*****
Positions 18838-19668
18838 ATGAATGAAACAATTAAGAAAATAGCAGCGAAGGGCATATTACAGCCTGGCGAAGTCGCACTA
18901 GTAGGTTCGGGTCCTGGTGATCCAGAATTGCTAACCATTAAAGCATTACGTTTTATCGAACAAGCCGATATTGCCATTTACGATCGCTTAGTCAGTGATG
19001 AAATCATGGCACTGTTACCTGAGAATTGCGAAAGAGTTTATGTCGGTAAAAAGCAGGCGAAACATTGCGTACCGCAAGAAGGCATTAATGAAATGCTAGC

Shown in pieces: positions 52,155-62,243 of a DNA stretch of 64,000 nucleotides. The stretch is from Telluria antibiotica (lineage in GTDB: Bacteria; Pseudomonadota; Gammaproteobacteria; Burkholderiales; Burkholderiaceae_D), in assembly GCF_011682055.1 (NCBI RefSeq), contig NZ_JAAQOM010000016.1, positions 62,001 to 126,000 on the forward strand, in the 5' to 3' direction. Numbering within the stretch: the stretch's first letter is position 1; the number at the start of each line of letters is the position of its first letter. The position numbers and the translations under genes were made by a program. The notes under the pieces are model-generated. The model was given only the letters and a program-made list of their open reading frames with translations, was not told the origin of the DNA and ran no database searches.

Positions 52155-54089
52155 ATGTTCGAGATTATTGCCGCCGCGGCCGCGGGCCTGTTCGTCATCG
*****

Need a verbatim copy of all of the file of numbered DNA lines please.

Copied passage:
Positions 18838-19668
18838 ATGAATGAAACAATTAAGAAAATAGCAGCGAAGGGCATATTACAGCCTGGCGAAGTCGCACTA
18901 GTAGGTTCGGGTCCTGGTGATCCAGAATTGCTAACCATTAAAGCATTACGTTTTATCGAACAAGCCGATATTGCCATTTACGATCGCTTAGTCAGTGATG
19001 AAATCATGGCACTGTTACCTGAGAATTGCGAAAGAGTTTATGTCGGTAAAAAGCAGGCGAAACATTGCGTACCGCAAGAAGGCATTAATGAAATGCTAGC

Shown in pieces: positions 52,155-62,243 of a DNA stretch of 64,000 nucleotides. The stretch is from Telluria antibiotica (lineage in GTDB: Bacteria; Pseudomonadota; Gammaproteobacteria; Burkholderiales; Burkholderiaceae_D), in assembly GCF_011682055.1 (NCBI RefSeq), contig NZ_JAAQOM010000016.1, positions 62,001 to 126,000 on the forward strand, in the 5' to 3' direction. Numbering within the stretch: the stretch's first letter is position 1; the number at the start of each line of letters is the position of its first letter. The position numbers and the translations under genes were made by a program. The notes under the pieces are model-generated. The model was given only the letters and a program-made list of their open reading frames with translations, was not told the origin of the DNA and ran no database searches.

Positions 52155-54089
52155 ATGTTCGAGATTATTGCCGCCGCGGCCGCGGGCCTGTTCGTCATCG